Heitkamp's campaign confirmed to ABC News that the senator was not in the state during President Trump's rally because the U.S. Senate is currently in session.

Cramer, a three-term congressman and former state party chair who was personally urged by President Trump to run against Heitkamp, is attempting to paint her as an "out-of-touch liberal," and points to her support of 2016 Democratic presidential nominee Hillary Clinton as evidence.

"Senator Heitkamp’s wild support for Hillary Clinton and her out-of-touch policies show exactly why she has no business representing North Dakotans in the U.S. Senate,” said Tim Rasmussen, communications director for Cramer’s campaign, "In recent weeks, Senator Heitkamp has attempted to convince North Dakotans of her conservative ideals and her alleged allegiance to President Trump. But North Dakota voters know better."

PHOTO: A woman reacts as President Donald Trump speaks at a rally in support of Rep. Kevin Cramers run for Senate in Fargo, N.D., June 27, 2018.Kevin Lamarque/Reuters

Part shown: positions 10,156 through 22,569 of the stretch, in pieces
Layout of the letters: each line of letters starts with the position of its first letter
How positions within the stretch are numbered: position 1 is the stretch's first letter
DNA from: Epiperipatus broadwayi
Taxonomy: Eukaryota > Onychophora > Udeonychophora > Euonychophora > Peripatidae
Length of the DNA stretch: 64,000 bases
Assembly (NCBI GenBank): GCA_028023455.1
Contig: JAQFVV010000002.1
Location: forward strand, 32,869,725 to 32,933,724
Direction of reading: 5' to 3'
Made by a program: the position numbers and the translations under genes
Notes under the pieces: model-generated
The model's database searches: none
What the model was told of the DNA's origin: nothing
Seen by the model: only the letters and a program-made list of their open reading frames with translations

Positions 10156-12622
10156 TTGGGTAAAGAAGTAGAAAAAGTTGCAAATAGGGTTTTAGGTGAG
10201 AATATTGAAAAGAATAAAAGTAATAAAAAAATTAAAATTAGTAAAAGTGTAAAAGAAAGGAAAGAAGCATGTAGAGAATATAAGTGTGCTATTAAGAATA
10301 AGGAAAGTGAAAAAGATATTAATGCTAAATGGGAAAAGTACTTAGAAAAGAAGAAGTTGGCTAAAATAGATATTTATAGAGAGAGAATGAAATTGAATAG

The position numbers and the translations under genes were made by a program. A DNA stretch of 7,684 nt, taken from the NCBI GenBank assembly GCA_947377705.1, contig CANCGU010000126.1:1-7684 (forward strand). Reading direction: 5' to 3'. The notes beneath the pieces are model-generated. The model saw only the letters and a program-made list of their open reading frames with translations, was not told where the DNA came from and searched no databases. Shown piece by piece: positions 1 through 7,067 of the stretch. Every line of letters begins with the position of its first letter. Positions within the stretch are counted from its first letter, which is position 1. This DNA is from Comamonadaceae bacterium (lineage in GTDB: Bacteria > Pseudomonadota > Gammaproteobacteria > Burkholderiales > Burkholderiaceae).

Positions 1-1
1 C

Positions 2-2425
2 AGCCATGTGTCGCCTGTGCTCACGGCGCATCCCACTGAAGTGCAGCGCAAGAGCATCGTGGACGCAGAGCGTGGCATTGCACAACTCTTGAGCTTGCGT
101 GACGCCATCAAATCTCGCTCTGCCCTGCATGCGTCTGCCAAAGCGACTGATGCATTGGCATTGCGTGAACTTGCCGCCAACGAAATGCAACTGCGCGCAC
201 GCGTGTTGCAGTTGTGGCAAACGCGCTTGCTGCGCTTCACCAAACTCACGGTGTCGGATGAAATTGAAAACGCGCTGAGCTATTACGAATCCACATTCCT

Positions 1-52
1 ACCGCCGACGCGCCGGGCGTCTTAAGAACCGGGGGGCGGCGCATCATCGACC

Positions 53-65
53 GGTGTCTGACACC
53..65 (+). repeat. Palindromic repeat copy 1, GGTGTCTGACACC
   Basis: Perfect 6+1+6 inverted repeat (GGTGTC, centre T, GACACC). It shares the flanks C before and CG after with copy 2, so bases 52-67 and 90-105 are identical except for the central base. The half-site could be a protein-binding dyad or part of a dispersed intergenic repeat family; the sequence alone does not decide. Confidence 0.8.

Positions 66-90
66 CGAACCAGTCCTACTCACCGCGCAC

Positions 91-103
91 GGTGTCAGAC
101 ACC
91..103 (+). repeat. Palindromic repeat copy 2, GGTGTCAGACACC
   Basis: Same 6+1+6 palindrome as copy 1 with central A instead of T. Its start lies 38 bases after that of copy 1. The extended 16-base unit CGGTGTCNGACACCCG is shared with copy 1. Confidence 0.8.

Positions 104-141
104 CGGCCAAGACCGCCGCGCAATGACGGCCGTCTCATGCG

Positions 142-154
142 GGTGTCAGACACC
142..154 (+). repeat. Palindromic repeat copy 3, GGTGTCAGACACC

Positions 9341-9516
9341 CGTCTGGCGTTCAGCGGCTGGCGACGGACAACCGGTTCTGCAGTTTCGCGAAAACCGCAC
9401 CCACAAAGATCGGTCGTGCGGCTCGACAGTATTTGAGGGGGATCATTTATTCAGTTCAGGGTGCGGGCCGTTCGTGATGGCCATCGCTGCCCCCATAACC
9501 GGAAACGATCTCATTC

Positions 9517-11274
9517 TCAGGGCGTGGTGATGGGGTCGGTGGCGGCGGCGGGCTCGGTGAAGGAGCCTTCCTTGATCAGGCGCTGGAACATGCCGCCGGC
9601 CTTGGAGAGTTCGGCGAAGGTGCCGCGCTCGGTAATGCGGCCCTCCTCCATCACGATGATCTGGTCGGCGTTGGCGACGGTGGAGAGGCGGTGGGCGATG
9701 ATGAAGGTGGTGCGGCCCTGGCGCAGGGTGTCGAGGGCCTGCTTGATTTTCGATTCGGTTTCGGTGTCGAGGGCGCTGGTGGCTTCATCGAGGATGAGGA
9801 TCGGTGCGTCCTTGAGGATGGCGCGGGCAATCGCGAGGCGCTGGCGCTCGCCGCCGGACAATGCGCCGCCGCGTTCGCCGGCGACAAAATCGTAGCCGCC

A woman reacts as President Donald Trump speaks at a rally in support of Rep. Kevin Cramer's run for Senate in Fargo, N.D., June 27, 2018.

Looming large over the race is the threat of a major trade war over the Trump administration's tariff policy that could hurt North Dakota's substantial farming community.

According to the U.S. Department of Agriculture, soybean production generated over $1.1 billion in revenue for North Dakota in 2016.

Trump defended his administration's tariff policy at Wednesday night's rally.

"Taking advantage of the United States is over," Trump said.

"The forgotten men and women of our country are forgotten no more," Trump said as he praised the people of North Dakota.

"We will never, ever stop fighting for our freedom. As long as we are proud of who we are, and what we are fighting for, we will never fail. With your help, with your voice, with your vote, we will win, win, win," Trump told the crowd in the conclusion of his wide-ranging speech.

"Together we will make America wealthy again. We will, and are, making America strong again...we will make America loving again. And we will make America great again. Thank you North Dakota," Trump said.